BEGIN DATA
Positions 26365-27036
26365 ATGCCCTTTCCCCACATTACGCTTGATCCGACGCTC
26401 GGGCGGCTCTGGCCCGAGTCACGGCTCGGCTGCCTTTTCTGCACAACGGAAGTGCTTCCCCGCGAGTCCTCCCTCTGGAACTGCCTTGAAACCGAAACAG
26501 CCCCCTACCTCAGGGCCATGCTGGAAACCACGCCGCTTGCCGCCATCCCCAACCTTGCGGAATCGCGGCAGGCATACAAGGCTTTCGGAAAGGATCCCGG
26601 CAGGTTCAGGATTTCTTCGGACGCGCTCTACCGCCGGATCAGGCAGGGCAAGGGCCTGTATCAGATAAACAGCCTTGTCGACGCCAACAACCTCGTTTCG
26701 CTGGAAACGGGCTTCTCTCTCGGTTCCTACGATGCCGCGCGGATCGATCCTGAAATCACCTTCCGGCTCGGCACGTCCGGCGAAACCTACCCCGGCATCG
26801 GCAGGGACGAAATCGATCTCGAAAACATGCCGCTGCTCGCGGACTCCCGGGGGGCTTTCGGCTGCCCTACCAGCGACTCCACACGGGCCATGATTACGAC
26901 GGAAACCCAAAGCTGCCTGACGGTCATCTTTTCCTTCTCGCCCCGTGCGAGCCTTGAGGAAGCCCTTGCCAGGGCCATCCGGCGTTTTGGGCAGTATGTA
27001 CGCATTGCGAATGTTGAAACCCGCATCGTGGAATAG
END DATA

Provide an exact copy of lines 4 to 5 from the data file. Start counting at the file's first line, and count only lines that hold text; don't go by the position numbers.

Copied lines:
26501 CCCCCTACCTCAGGGCCATGCTGGAAACCACGCCGCTTGCCGCCATCCCCAACCTTGCGGAATCGCGGCAGGCATACAAGGCTTTCGGAAAGGATCCCGG
26601 CAGGTTCAGGATTTCTTCGGACGCGCTCTACCGCCGGATCAGGCAGGGCAAGGGCCTGTATCAGATAAACAGCCTTGTCGACGCCAACAACCTCGTTTCG